Pelvic Pain and Pressure When Walking
Problems with the musculoskeletal system often cause pelvic pain and pressure. The system includes your bones, joints, muscles, and tendons.
Most of the causes of pelvic pain are not life-threatening and may resolve themselves over time or with at-home treatment.
Some conditions are more serious and may require medical intervention. You should visit your doctor if you have pelvic pain that is persistent or is impacting your ability to function.
If the pain comes on suddenly, is severe, or has additional symptoms like fever or vomiting, you should seek medical help immediately.
Medical Conditions that Cause Pelvic Pain
Many different conditions can cause pelvic pain. Most are related to the musculoskeletal system, but sometimes organs can be the cause of the discomfort.
Menstruation can be a cause of pelvic pain and pressure when walking. Pain from cramping can occur in places other than the abdomen, such as the lower back or rectum.
High levels of the hormone prostaglandin (what causes the uterus to contract) can also cause the stomach and rectum to spasm, leading to pain and other symptoms.
Urinary Tract Infection
A urinary tract infection (UTI) can cause pain and pressure in the lower abdomen. Other symptoms include painful urination, frequent urination, bloody urine, fever, and cramping.
UTIs can spread to higher parts of the urinary tract and can become dangerous if left untreated.
Sacroiliac Joint Pain
The sacroiliac joint is the joint that links your pelvis to the sacrum, which is the bone located between the tailbone and the lower spine.
When this joint becomes irritated, it can cause pelvic pain that worsens with certain activities like walking, walking up stairs, and placing more weight on one leg than the other.
Causes of this irritation can be injuries, pregnancy, arthritis, or an infection.
Pubic Symphysis Dysfunction
Also referred to as pelvic girdle pain. This pain happens when the pubic symphysis joint becomes too relaxed and is common in pregnant women.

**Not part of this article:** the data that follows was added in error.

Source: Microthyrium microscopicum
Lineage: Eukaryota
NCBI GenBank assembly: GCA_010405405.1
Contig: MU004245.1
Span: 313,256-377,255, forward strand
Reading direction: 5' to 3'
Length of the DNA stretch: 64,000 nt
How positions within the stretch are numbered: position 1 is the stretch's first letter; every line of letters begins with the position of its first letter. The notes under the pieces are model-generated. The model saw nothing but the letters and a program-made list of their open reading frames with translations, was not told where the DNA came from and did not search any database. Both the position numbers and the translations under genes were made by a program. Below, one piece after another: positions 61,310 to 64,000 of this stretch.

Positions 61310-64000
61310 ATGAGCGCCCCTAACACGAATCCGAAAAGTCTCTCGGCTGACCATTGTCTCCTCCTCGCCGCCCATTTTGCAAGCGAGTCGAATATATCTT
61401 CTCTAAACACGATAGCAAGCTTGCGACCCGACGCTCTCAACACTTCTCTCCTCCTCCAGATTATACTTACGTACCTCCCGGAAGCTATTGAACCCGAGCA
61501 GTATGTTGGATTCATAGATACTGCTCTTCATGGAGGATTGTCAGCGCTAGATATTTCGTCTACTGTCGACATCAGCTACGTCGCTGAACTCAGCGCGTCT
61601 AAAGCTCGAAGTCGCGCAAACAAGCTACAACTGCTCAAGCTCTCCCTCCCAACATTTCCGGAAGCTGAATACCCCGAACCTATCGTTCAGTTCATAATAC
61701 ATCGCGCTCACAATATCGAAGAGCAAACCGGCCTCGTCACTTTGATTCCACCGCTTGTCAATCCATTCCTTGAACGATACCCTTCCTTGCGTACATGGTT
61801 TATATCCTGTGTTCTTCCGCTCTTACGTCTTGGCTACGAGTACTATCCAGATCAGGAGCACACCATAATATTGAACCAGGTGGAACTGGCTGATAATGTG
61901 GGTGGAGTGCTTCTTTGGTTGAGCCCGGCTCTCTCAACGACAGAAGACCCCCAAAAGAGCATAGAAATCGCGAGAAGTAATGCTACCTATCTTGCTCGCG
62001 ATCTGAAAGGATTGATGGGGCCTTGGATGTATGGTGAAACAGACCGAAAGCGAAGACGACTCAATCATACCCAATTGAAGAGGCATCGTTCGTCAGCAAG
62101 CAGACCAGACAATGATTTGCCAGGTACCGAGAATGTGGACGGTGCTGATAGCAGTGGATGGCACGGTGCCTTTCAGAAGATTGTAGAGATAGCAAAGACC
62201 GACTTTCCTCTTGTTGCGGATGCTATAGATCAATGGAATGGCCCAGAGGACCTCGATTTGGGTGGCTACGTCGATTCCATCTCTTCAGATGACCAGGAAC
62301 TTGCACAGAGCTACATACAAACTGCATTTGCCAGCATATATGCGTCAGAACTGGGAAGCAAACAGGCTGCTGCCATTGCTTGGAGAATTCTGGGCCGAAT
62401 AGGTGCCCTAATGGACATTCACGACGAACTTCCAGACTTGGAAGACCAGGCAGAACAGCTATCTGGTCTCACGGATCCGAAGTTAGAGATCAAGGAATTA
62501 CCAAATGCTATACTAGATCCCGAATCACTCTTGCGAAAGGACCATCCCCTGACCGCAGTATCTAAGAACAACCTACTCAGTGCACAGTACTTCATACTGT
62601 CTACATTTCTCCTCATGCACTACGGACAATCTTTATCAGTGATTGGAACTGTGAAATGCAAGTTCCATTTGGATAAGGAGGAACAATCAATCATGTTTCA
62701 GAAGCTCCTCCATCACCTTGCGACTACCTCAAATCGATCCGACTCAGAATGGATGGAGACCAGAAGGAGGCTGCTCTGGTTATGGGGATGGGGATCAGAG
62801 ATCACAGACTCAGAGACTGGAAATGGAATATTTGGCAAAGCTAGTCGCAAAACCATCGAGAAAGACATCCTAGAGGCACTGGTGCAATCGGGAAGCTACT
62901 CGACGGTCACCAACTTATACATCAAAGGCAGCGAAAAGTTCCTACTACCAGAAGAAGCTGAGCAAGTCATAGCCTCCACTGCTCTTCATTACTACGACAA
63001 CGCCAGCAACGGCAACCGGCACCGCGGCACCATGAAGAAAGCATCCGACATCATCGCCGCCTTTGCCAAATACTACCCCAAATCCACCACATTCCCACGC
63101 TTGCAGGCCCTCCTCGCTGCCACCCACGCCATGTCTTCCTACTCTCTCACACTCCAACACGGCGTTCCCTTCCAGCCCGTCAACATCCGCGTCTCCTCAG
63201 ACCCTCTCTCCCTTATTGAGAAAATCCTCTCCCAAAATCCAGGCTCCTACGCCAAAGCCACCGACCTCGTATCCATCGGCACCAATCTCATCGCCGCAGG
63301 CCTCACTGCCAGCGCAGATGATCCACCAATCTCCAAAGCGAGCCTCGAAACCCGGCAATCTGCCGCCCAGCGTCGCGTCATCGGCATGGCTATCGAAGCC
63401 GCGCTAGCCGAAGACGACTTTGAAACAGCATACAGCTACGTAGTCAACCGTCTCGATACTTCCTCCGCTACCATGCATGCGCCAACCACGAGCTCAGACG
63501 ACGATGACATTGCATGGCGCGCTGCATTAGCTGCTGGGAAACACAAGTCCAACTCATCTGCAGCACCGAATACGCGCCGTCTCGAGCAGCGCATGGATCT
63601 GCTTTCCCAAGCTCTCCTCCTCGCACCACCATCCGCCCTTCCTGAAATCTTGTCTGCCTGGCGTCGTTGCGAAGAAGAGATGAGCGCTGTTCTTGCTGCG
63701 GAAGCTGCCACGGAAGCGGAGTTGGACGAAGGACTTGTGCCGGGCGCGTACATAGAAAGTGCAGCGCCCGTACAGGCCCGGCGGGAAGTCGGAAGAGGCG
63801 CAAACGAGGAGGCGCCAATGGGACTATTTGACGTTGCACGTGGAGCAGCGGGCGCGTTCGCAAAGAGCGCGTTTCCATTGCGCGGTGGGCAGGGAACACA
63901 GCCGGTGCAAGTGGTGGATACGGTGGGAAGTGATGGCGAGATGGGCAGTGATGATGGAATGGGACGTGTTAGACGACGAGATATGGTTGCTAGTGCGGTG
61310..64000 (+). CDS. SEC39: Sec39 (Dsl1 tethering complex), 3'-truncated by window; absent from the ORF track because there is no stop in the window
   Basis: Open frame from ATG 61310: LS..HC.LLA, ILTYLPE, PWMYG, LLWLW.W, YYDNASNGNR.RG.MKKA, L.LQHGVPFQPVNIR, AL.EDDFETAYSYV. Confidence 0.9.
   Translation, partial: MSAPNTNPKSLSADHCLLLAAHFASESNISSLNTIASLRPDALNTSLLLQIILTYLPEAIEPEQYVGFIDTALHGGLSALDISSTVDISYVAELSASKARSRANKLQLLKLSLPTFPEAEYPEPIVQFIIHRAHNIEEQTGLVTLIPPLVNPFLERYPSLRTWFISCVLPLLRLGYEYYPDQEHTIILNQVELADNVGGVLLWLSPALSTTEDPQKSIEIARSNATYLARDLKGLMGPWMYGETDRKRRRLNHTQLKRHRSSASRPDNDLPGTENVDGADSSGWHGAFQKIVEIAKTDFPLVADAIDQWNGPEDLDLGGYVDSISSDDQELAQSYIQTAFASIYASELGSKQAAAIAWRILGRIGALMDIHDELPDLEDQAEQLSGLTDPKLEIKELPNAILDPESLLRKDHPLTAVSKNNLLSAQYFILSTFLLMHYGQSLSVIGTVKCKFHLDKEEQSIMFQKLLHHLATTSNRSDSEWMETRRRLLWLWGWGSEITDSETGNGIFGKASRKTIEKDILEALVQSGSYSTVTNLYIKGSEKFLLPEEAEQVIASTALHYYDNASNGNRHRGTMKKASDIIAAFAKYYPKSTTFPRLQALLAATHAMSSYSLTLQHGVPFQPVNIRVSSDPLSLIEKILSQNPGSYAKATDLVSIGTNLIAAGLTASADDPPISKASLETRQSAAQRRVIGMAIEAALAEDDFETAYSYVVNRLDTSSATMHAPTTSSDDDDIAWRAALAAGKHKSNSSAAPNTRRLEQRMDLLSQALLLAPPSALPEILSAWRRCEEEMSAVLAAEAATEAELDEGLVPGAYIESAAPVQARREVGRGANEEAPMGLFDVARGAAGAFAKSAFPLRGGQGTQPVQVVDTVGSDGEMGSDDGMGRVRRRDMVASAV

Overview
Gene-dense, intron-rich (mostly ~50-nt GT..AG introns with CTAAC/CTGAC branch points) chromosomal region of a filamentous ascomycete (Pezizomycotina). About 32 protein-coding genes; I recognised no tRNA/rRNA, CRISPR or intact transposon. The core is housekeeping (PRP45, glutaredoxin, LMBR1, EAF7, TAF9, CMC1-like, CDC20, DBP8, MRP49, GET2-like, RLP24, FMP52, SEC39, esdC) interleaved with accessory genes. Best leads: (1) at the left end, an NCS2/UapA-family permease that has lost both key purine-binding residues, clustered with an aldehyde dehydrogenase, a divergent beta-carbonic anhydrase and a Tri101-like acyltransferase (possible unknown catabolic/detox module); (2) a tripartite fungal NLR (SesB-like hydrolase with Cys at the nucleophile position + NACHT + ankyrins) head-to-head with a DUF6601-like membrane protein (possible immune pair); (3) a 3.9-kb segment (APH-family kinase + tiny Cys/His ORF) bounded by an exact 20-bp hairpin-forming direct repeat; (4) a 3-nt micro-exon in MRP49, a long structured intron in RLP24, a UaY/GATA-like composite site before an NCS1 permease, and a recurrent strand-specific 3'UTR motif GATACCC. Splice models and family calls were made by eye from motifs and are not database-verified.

Other than pregnancy, other causes of pubic symphysis pain are injury, arthritis, and vitamin deficiencies.
The pain can radiate down your legs, and you may also hear a clicking sound when you move.
This condition affects the same area as pubic symphysis dysfunction. Osteitis pubis is an overuse injury, often affecting athletes in sports like soccer and football.
Symptoms of this include pelvic soreness or pain that worsens with physical activity.
Cysts can occasionally develop on the ovaries. These cysts can be symptomatic and may cause painful bowel movements and painful sexual intercourse.
In severe cases, the cyst can rupture or twist the ovary, causing sharp pelvic pain, nausea, dizziness, and fever. If you have these symptoms, you should visit your doctor.
Pelvic Floor Muscle Pain
The pelvic floor muscles support the organs in the pelvis. If these muscles become tense, it can cause pelvic pain and pain in the legs and lower back.
This type of pain can develop for several reasons. Common things that contribute to pelvic floor pain are childbirth, pelvic surgery, and repetitive use.
Inflammation of the appendix can cause severe pain in the right part of the pelvis. Appendicitis is a severe condition that requires prompt medical attention. Delaying treatment can cause the appendix to burst, leading to bacterial infection in the abdominal cavity and sepsis.
Other symptoms of appendicitis include nausea, loss of appetite, diarrhea, and constipation. Symptoms may worsen when you touch the area, when you cough, or when you walk.
When To Visit A Doctor About Your Pelvic Pressure
There are many potential causes of pelvic pressure in women. If your pelvic pressure has persisted for six months or more and you have had a gynecological evaluation to rule out a UTI, endometriosis, ovarian cysts, or other gynecological causes, consider seeing a vascular doctor as the problem may be vascular in origin.
When all gynecological conditions have been ruled out and there are no signs of fractures or musculoskeletal conditions, you are still experiencing extreme groin pain, and it has gone for 6 months or longer, then a vascular evaluation would be a great next step. The Center for Vascular Medicine highly recommends a gynecological evaluation but it is not a requirement when seeking vascular care for patients.